Gay and bisexual men at significant risk of harm from chemsex

Shifting trends in drug use among a section of the gay and bisexual community are causing significant harm to their physical, mental and sexual health, according to new research from the School.

The Chemsex study, which was commissioned by the London Boroughs of Lambeth, Southwark and Lewisham, looks at the complex relationship between drug use and risky sexual behaviour and documents harms that some gay men experience. It is the first qualitative research in the UK into "chemsex", or sex under the influence of drugs such as crystal methamphetamine, GHB/GBL and mephedrone.

Experts from Public Health England have previously raised concerns that chemsex could be behind rising rates of HIV and sexually transmitted infections in gay men, which have been increasing nationally for several years. The report makes a number of recommendations for local authorities, the NHS, the voluntary sector, gay businesses and the wider community. In addition to its significance for the large gay and bisexual community in Lambeth, Southwark and Lewisham, the report's findings will be relevant across London and the UK as public health teams in local authorities respond to problems related to sexual health and substance use.

Researchers analysed survey data* from 1,142 gay and bisexual men living in Lambeth, Southwark and Lewisham and conducted in-depth interviews with 30 gay men from the area. They found that although chemsex was reported to increase sexual arousal and facilitate more adventurous sex, many men were using drugs to mask self-esteem or self-confidence issues. The majority of men were not happy with their sex lives and wanted a long-term partner for more intimate and emotionally connected sex.

Around a third of men interviewed found it difficult to maintain control of their behaviour or negotiate safe sex while under the influence of drugs and had unprotected sex with high risk of HIV/STI transmission, which they regretted. Overdosing, panic attacks, convulsions and sexual assault were all associated with chemsex. Many men also felt that the large amount of time they spent engaging in chemsex was detrimental to their social relationships and career progression.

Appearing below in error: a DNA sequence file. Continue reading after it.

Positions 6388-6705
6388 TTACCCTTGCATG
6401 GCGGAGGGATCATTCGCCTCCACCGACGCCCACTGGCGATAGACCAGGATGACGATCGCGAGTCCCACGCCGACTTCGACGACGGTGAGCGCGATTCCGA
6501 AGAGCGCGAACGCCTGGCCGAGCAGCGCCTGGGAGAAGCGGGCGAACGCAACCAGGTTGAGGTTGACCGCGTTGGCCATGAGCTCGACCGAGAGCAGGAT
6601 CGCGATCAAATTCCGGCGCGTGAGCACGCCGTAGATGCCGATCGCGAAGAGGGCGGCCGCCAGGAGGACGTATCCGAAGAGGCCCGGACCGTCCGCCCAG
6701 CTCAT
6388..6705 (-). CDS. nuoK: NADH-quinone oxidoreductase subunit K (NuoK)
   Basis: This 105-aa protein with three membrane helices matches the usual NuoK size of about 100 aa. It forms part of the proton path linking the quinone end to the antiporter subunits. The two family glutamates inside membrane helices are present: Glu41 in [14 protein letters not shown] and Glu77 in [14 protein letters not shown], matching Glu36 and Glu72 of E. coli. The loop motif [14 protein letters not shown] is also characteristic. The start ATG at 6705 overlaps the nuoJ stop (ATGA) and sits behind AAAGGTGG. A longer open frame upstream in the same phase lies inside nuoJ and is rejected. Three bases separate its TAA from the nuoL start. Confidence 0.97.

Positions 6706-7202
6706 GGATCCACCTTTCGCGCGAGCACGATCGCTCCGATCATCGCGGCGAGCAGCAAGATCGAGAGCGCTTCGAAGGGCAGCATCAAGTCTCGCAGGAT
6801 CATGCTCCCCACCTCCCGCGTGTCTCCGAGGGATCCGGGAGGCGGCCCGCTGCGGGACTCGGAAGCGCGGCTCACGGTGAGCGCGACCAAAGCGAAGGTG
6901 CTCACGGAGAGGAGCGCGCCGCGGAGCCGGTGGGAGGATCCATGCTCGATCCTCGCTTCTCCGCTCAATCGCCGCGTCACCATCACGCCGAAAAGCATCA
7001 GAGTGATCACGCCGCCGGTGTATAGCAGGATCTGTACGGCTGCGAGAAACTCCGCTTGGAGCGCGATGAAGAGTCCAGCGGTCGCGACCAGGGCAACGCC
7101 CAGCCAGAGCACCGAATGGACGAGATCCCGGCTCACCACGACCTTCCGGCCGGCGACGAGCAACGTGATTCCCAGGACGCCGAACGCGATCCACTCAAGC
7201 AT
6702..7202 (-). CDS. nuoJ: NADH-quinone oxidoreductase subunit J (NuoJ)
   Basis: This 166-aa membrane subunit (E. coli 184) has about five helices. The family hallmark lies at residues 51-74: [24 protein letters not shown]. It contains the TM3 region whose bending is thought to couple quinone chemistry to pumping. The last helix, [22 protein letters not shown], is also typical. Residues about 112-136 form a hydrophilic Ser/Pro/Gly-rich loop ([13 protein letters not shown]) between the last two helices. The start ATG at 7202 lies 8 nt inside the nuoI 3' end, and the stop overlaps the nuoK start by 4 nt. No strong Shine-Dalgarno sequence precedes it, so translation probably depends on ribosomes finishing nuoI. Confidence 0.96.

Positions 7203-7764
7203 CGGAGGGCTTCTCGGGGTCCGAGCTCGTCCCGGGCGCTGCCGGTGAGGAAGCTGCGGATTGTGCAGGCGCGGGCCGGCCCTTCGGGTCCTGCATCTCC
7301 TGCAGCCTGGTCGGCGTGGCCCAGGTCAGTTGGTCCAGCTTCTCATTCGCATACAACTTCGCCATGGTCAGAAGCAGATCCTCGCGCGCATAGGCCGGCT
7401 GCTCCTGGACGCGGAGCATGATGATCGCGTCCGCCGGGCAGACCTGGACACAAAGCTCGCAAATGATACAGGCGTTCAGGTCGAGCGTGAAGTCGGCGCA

The authors note that the visibility of drug use on social and sexual networking apps may be normalising the injection of drugs such as crystal methamphetamine in a sexual setting, also known as "slamming". Chemsex was most commonly reported to occur in private homes, as well as in saunas or other sex-on-premises venues.

Report lead author, Dr Adam Bourne from the Sigma Research team at the London School of Hygiene & Tropical Medicine, said: "A vulnerable section of society is using new drugs in new ways that is putting them at serious risk. Although our study shows that chemsex is uncommon overall, there is a need for specialist support for men who have sex under the influence of these drugs.

"Gay and bisexual men need better information and advice as well as access to gay-friendly drug and sexual health services that are able to address the psychosocial aspects of chemsex. We also need to work with social and sexual networking apps and websites to ensure they are supporting health promotion and harm reduction to their users."

Lambeth has the highest prevalence of HIV in the UK (14 per 1000 residents aged 15-59) and Southwark has the second highest HIV prevalence (12 per 1000).

The Chemsex Study's key recommendations include the production of resources that provide drug harm reduction information, access to gay-friendly drug and sexual health services that understand the issues around chemsex, co-ordinated work with managers of commercial sex-on-premises venues to develop harm reduction policies and procedures and engagement with commercial companies and gay media / apps to provide harm reduction as part of a corporate responsibility to their users

* Survey data from the 2010 European MSM Internet Survey (EMIS).


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